Canada’s Economy Enters A Slowdown

Canadian Economics

  • Despite an increase of 0.1 per cent in September, Canada’s economy shrank by 1.1 per cent on an annualized basis in the third quarter, a sign that interest rates taking steam out of Canada’s economy.
  • In September, output rose in only 8 of 20 industrial sectors. On the goods side, the manufacturing sector increased 0.9 per cent in September, after contracting for three months in a row, as both durable and non-durable manufacturing grew. The construction sector rose by 1.0 per cent in September behind a good performance from residential building construction, which increased by 3.8 per cent in September, the largest monthly gain since April 2021.
  • Meanwhile, across the services industries there was little change in the aggregate. The largest increase came from wholesale trade, with it rising by 0.5 per cent in September, as six of nine subsectors grew. Motor vehicle and parts wholesalers drove the increase in the month. Finance and insurance contracted for the third time in four months, down 0.3 per cent in September. In addition, arts, entertainment and recreation fell for the third time in four months, weighed down by less activity.
  • A weak export performance was a key reason for the decline in the third quarter, highlighting the challenges the global environment presents. Exports of goods and services fell 1.3 per cent in the third quarter with most of the decline coming from refined petroleum energy products, dropping a staggering 25.4 per cent in the third quarter.
  • Household spending also continues to be sluggish, despite generally strong population growth. Household consumption was flat in the third quarter, following a nearly flat reading in the second quarter. A slowdown in consumption indicates households are now translating higher interest rates decisions to hold back on spending. With our own consumer confidence survey indicating confidence is near a record low in November, households are likely to keep spending down as best they can heading into the new year.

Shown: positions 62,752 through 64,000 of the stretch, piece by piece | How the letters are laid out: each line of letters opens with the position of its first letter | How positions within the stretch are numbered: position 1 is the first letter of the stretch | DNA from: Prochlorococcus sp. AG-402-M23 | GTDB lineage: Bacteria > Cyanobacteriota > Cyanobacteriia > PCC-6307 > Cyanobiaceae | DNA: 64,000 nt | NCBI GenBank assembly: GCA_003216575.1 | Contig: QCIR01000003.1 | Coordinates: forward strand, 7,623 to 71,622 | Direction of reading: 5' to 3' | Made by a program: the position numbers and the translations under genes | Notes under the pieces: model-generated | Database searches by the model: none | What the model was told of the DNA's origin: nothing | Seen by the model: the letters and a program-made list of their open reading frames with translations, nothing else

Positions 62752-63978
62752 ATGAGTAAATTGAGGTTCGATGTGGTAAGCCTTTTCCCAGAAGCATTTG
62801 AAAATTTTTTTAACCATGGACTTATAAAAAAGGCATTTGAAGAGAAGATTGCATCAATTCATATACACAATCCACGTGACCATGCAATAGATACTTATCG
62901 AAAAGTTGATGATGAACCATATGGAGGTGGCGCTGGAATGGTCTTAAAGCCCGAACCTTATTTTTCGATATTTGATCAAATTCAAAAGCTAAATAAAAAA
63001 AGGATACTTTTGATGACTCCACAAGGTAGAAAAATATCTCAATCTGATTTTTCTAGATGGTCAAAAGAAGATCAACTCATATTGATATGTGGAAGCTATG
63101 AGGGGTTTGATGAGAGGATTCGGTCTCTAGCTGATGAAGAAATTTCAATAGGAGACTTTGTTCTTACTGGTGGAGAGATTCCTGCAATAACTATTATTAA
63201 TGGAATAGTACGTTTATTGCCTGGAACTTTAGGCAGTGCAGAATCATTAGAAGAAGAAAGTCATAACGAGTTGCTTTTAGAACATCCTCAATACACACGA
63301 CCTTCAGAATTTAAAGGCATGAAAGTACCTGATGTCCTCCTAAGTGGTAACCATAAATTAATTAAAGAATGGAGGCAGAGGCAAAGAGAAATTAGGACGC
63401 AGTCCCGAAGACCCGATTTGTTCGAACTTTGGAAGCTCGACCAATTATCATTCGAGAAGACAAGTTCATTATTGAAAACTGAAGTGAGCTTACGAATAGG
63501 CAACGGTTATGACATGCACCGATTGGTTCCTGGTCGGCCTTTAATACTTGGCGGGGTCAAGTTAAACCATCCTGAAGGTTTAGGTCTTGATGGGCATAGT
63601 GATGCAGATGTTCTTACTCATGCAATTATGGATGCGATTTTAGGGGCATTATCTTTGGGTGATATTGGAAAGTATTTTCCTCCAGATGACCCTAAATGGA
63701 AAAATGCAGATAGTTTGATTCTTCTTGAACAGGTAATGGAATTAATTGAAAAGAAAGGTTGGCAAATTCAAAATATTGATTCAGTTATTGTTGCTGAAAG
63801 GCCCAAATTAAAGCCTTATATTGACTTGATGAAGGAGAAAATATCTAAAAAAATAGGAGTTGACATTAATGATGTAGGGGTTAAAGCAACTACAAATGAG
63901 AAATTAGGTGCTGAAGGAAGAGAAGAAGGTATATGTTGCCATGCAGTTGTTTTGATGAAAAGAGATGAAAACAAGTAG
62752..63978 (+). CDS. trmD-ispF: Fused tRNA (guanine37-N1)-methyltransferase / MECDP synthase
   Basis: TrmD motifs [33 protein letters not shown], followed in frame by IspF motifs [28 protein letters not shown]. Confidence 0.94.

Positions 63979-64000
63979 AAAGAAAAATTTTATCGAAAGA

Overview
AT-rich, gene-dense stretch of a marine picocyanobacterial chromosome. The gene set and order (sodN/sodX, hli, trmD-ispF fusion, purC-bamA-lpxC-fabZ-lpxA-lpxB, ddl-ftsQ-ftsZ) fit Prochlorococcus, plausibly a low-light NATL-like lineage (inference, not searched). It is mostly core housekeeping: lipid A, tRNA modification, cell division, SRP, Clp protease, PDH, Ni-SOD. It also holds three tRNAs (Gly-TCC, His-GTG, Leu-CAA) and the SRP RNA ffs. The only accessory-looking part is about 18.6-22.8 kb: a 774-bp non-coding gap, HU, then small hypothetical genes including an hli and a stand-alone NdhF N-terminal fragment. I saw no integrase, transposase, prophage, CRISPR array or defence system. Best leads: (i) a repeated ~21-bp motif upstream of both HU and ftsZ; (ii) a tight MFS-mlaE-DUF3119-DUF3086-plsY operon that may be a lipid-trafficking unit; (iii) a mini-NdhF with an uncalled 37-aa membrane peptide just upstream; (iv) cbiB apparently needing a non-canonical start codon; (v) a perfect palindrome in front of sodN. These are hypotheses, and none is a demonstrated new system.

• A silver lining in this quarters report is that compensation of employees rose 1.3 per cent on a nominal basis in the third quarter of 2023, as average earnings and employment increased. In addition, household net saving increased in the third quarter, as a modest gain in household disposable income surpassed the rise in household spending – clear sign that households are being more careful with spending decisions. Higher government transfers, from the Grocery Rebate in July helped offset softening labour market conditions and weaker financial market gains.

Key insights

Canada’s economy has now seen little growth in the economy over the last six months, now declining by 0.3 per cent in the third quarter. Households are tapped out from high interest rates and persistent inflation. Consumer spending remained weak in the third quarter, marking two quarters of limited growth. Furthermore, the labor market is showing signs of easing as employment growth has slowed in recent months, contributing to an uptick in the unemployment rate. All this points to an economy that will remain weak for remainder of the year and the beginning of 2024.

However, a slowing economy aligns with the Bank of Canada’s objectives. Bank of Canada governor Tiff Macklem recently stated that the interest rate hikes which started last year may have been enough to tame consumer price growth, with inflation showing a persistent downward trend and falling to 3.1 per cent in October. Macklem believes the economy is approaching a balance, with excess demand being curtailed. This reduces pressure to increase rates, although there remains uncertainty with the possibility of at least one more rate hike. Encouragingly, by 2024, consumer inflation is expected to continue its downward trend, and interest rates will likely start to decrease from their peaks, contributing to a potential bounce back in the Canadian economy later in the year.

To learn more about Canada’s economic outlooks for the long-term or the next five year’s, please visit The Conference Board of Canada’s Canadian Outlook.